Beginning of the Program

The Central Arizona College International Studies Program came about through the efforts of CAC Professor of English Dr. John Paddison. After attending a Technology in Education Conference in Beijing during the summer of 2001, Professor Paddison was invited travel to and teaching at Northeastern University, located in the city of Shenyang. NEU is the 25th largest university in the Chinese post-secondary education system, with a total enrollment of 26,000 students. While at NEU, he taught as a visiting professor for one semester, while on sabbatical leave from CAC. The following is an excerpt from his autobiographical narrative of his time in China.

"I had little trouble convincing my wife Jean to accompany me to China . . . I merely told her we were 'going to another world!' She and I left the United States on January 10th and arrived in China on January 12th, 2003. After staying in Beijing for four days, we were greeted by the Vice-Director of the Northeastern University Foreign Affairs Department, who flew with us to Shenyang. Shortly after our arrival, we met with the university's Dean of Instruction, the Communist Party Secretary, the Foreign Affairs Director, the Chair of the Foreign Studies College, and several professors. Instead of being treated like visitors, we were welcomed more like celebrities; on the second evening of our stay, we attended a lavish dinner, which became our first true experience of Chinese hospitality.

                                                                                   We settled into our small one-bedroom apartmNortheastern Universityent, located in the old, Mao-style, seven story apartment complex that housed the foreign language teachers, on the west corner of the campus, not far from the smoke-belching smokestack of the university's coal-fired heating system. The bathroom, complete with a Western toilet and an almost-shower, lay just off of the living room, as did the kitchen, which contained a two burner gas stove, a miniature sink, and no hot water. Very different from the nice three-bedroom house we had left in America. The small kitchen opened onto an enclosed, concrete balcony, which in the winter worked quite nicely as a walk-in freezer. Despite the cold, we survived very well during January, February, and March, during which time the heat was only turned on for a few hours each day. The government, we soon learned, rigidly set the date and times the heat could be turned on in all buildings and tightly controlled the sparse periods of day and night when the rationed warmth would be issued. So during the cold evenings and mornings we told ourselves that the frosty temperatures would no doubt help keep the roaches in control. Our neighbors upstairs . . . Mohammad and his wife and five children . . . were nice folks from Egypt. They all lived together in their own two-bedroom apartment and the noise that rained down on us sounded like a session of two-on-two basketball and evenincluded Mohammad's chanting, which took place religiously several times a day. The other teachers in the building--a revolving, ragtag, itinerant bunch, somewhat resembling a group of ex-patriots who had come to love China and her students-all proved to be kind and          helpful to us. Jean and I tried to never complain about our meager accommodations;  after all did live better than probably ninety percent of the people of China, or the world, for that matter.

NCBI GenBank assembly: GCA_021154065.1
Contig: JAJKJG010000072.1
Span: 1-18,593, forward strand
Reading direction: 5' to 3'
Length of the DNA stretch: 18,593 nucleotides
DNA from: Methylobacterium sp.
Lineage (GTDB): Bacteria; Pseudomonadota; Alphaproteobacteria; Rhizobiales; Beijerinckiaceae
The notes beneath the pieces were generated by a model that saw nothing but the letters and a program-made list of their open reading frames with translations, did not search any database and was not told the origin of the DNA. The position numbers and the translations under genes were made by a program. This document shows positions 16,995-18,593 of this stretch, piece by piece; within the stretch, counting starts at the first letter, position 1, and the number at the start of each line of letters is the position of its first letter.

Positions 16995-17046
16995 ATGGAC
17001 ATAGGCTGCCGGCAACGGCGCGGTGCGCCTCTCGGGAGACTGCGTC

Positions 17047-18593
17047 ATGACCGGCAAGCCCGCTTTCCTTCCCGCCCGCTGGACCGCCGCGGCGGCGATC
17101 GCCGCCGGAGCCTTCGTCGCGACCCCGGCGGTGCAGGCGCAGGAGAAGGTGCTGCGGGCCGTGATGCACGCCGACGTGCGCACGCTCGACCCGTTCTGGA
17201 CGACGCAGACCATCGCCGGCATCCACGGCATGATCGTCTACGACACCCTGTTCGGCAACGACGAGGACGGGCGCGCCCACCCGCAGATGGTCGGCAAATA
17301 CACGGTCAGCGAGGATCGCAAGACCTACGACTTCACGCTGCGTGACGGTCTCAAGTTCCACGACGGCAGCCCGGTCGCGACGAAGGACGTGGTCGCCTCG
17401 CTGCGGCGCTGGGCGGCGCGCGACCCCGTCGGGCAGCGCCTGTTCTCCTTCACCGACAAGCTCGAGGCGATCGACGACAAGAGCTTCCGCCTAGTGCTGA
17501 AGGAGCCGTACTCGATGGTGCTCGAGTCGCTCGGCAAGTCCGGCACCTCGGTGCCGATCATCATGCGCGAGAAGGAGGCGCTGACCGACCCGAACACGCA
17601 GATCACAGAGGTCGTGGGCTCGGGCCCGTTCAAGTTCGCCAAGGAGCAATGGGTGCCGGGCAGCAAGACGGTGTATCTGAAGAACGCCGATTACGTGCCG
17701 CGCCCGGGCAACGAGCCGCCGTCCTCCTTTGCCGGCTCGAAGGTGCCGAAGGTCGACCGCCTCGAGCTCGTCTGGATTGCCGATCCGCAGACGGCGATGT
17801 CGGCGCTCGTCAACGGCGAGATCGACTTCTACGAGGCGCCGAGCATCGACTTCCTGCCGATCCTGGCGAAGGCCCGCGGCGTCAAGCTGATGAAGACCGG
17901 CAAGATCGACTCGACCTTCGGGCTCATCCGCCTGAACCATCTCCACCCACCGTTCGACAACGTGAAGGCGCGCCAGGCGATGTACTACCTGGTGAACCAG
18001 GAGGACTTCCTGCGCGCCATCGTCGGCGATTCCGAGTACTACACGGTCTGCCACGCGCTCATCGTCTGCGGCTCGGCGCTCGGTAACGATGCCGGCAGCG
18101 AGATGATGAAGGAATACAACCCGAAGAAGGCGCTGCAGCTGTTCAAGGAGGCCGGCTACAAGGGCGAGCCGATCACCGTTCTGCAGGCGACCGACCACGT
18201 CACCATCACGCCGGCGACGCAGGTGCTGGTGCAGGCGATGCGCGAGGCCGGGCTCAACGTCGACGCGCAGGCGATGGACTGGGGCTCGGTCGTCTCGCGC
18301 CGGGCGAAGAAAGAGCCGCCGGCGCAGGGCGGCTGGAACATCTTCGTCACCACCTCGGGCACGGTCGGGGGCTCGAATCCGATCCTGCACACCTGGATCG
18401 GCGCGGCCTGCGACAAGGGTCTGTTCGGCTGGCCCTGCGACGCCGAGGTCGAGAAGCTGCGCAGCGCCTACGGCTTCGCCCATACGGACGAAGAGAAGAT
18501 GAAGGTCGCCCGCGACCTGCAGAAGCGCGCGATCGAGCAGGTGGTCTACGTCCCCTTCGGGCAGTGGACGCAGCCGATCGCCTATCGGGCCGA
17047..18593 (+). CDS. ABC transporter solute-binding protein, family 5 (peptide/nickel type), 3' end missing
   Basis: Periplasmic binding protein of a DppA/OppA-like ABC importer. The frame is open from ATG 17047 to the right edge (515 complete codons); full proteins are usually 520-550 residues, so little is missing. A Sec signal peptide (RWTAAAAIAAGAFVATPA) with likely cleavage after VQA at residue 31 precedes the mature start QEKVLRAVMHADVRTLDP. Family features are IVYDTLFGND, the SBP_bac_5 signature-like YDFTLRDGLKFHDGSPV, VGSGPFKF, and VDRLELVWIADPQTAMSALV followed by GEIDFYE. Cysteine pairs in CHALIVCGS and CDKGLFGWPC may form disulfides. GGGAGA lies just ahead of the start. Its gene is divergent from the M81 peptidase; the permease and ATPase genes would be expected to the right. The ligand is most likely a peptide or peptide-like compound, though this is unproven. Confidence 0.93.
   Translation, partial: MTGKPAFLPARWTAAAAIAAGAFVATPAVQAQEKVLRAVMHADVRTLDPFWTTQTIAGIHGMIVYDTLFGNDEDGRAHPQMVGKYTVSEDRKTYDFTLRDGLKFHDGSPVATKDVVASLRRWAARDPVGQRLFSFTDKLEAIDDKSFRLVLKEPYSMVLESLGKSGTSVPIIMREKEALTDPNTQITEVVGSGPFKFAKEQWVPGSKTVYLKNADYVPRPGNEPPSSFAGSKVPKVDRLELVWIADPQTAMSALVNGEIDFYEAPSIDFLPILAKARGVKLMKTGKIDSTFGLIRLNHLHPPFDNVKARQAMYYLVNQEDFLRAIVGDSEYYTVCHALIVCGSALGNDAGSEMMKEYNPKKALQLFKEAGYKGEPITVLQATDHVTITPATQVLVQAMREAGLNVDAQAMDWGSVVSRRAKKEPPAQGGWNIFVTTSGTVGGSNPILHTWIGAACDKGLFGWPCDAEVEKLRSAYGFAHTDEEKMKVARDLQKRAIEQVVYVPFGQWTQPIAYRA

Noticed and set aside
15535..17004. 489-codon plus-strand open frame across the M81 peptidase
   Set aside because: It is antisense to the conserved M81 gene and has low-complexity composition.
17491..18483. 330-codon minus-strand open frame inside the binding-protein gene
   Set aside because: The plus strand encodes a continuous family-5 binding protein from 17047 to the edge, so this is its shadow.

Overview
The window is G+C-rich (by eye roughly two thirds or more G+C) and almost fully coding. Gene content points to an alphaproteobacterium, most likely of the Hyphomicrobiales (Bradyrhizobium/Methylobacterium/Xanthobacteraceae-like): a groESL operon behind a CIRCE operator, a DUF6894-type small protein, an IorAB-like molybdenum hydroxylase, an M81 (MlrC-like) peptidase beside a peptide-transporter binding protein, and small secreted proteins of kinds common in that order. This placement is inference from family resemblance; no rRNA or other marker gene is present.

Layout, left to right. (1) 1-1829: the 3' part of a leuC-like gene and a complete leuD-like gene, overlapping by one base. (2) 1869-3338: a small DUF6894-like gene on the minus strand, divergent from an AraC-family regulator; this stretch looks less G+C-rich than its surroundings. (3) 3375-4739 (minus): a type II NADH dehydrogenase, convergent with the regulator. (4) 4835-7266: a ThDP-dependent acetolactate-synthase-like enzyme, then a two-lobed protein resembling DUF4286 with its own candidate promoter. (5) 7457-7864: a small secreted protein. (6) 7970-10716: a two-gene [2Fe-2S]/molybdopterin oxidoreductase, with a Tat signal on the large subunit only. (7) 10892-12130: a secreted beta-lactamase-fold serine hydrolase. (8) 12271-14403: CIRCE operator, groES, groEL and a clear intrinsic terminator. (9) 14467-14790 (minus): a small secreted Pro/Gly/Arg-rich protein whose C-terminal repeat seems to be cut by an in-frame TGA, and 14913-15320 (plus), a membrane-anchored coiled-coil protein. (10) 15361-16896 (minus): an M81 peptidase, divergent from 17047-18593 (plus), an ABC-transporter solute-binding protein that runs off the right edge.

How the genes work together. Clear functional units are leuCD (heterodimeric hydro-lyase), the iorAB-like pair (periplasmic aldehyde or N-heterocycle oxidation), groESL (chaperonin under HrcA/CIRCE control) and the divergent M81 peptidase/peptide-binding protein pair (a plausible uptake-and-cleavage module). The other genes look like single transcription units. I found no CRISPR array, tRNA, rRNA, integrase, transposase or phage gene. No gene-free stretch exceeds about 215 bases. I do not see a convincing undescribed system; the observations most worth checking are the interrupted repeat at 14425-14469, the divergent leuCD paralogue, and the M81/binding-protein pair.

During the initial part of our stay at NEU, my wife and I collaboratively taught a Conversational English Course through the Foreign Affairs Department. This course was a pre-semester class offered in the interim before the beginning of the spring semester. Then when the spring semester began, I had the opportunity of teaching a graduate Contemporary American Literature class, two undergraduate Cross-Cultural Communication courses, and several Freshman English conversation courses. In addition, I worked with the NEU faculty in various ways.

Stepping into my first Chinese classroom, on my very first day of teaching, was very much like taking a quantum leap backwards of two or three decades. I had, for the past several years at my college, taught in classrooms where all of my students had computers and I could easily use technology to illustrate my lecture notes on a whiteboard presentation platform. My new classroom now had become a cold room with bare neon lighting and large chips of peeling white paint hanging from the ceiling. I scrawled my talking points in chalk on an aged, green chalkboard, the chalk dust coating my hands and clothes. The students sat before me in stiff, hard chairs, behind worn wooden table desks. In the winter they all sat bundled up in heavy coats, quietly waiting for me to lecture them to somnolence. I stood looking back at them, desperately searching for a teachable moment  . . . an access point into their reality.